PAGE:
House and Senate negotiators agreed to a corporate tax bill that repeals the Foreign Sales Corporation-Extra Territorial Income Tax regime, and cuts taxes across a broad swath of businesses.

The pact ends a multi-year effort to eliminate the Domestic International Sales Corporation, FSC and ETI tax breaks that the World Trade Organization ruled illegal and resulted in the European Union imposing sanctions on U.S. products.

The final bill includes incentives for companies to reinvest their earnings in the U.S., extends small business tax options, and includes a number of reforms to international tax laws that will help make U.S.-based companies and workers more competitive in world markets. It also contains provisions addressing tax shelters, deferred compensation arrangements and a decreased limit on the expensing of certain SUVs by small business owners.

"This bill is a good solution," said Sen. Chuck Grassley, R-Iowa, who wrote the Senate version of the bill. "It's not only the first step toward ending the euro tax on America's exports, but it also gives a real shot in the arm to U.S. factories and farmers, at home and abroad. This bill was three years in the making, and we need to finish the job."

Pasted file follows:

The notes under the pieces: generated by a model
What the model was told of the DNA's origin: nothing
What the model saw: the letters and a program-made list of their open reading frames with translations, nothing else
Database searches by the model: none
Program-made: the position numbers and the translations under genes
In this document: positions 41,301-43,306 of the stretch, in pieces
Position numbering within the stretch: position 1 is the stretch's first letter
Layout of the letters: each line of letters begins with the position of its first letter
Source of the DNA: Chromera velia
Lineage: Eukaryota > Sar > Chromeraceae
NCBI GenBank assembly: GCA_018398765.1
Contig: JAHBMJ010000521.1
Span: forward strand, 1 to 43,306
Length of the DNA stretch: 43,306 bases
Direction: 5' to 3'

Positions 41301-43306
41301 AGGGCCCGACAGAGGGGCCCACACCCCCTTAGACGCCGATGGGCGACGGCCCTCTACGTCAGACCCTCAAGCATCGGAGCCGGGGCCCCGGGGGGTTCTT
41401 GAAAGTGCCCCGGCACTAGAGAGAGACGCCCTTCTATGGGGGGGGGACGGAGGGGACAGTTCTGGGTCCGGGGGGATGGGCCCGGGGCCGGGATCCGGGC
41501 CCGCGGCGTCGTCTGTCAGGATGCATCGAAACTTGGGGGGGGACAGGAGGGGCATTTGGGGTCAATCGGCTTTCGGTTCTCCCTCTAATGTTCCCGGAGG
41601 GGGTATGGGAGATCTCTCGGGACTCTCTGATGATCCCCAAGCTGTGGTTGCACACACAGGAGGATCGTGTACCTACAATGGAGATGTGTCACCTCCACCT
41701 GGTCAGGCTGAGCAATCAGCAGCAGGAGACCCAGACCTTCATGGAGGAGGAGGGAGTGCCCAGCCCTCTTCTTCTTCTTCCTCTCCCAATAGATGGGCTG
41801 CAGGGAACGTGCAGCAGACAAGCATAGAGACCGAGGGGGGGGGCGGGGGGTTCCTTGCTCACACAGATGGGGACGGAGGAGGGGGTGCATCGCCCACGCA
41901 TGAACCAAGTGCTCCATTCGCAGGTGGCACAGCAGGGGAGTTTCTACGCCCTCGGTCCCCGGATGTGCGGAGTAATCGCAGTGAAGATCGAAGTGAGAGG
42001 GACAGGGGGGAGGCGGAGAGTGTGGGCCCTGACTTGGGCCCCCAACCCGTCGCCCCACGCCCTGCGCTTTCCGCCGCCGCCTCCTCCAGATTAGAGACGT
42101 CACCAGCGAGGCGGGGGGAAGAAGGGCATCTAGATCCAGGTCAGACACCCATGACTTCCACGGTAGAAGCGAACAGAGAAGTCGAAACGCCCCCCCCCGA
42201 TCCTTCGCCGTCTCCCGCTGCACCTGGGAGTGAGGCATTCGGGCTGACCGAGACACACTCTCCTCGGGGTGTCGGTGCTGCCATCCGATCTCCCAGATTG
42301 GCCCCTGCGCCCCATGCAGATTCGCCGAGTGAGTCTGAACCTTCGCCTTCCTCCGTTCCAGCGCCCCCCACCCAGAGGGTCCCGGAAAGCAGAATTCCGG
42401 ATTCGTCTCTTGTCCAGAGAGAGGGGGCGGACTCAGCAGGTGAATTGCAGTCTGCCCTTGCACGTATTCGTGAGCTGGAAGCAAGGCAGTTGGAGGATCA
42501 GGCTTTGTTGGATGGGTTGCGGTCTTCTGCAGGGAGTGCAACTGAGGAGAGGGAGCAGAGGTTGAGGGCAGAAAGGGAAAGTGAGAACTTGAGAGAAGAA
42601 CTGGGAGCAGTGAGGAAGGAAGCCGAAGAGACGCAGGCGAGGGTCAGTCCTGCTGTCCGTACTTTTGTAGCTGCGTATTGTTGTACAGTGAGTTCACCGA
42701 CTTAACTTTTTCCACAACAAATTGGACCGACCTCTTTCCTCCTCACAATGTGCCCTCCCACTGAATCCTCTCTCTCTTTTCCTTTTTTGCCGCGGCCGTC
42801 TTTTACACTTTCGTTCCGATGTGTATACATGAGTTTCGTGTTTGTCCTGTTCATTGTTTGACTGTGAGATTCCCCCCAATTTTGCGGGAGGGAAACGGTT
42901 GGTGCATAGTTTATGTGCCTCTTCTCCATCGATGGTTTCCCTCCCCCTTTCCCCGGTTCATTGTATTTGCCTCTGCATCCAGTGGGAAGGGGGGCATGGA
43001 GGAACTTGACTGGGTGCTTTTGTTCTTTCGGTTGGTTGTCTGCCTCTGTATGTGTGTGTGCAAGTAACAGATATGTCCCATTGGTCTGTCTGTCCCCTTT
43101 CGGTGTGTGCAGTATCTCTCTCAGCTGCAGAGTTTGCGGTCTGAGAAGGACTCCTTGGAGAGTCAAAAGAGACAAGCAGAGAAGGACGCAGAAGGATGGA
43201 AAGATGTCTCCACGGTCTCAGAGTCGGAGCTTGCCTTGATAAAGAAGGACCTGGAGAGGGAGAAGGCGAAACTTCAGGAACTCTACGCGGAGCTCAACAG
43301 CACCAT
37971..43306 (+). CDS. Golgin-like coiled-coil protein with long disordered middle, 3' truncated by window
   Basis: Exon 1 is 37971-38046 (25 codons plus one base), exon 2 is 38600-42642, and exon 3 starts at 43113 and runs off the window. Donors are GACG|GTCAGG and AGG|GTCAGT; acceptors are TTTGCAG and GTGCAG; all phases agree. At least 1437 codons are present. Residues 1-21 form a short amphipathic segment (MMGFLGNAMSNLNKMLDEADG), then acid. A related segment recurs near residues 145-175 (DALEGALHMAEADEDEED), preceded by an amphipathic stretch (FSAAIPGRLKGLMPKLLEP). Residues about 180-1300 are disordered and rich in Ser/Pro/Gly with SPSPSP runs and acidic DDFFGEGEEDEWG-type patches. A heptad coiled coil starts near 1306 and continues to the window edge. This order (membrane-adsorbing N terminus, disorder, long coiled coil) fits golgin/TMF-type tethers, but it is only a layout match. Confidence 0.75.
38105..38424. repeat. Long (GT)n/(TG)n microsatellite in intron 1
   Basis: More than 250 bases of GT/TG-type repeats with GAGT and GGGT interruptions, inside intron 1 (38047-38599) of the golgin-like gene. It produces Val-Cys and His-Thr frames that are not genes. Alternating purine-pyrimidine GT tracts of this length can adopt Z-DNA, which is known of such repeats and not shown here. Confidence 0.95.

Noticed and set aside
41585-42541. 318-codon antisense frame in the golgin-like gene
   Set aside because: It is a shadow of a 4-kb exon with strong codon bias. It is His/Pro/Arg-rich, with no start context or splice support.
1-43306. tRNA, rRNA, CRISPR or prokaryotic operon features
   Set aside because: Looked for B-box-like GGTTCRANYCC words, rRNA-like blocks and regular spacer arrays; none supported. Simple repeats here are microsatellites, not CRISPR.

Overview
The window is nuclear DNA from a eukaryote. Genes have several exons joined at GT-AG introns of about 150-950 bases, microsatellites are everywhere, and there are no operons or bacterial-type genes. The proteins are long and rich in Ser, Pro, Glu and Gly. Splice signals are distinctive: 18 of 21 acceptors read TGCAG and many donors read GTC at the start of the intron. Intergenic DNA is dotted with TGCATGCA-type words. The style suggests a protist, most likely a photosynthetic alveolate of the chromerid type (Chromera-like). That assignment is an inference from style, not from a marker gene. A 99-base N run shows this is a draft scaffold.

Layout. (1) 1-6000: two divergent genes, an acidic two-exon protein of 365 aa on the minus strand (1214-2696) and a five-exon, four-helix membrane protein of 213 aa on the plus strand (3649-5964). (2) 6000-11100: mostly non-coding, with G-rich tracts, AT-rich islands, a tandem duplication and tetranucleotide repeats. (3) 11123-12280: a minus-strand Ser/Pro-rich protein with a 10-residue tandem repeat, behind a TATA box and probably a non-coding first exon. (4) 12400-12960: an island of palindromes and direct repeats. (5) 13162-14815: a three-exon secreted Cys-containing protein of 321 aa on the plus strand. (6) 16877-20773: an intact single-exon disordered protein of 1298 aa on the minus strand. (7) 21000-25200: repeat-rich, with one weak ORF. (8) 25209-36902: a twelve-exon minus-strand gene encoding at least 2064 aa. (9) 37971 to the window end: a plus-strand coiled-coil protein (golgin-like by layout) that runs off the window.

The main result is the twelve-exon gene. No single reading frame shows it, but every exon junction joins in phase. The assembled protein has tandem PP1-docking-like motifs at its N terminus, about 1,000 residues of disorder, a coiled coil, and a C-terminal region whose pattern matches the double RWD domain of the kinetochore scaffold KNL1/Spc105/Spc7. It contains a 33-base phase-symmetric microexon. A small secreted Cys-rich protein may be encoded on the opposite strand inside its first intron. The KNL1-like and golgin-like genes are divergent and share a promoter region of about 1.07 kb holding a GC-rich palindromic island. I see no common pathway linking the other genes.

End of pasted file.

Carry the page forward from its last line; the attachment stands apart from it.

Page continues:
"On the whole, this bill will help make U.S. companies of all sizes more competitive in global markets by reducing taxes and simplifying the tax code," said Bruce Josten, executive vice president of the U.S. Chamber of Commerce. "Lawmakers must pass this bill before leaving town for the elections -- and without allowing politics over issues unrelated to corporate tax structure to hold it hostage."

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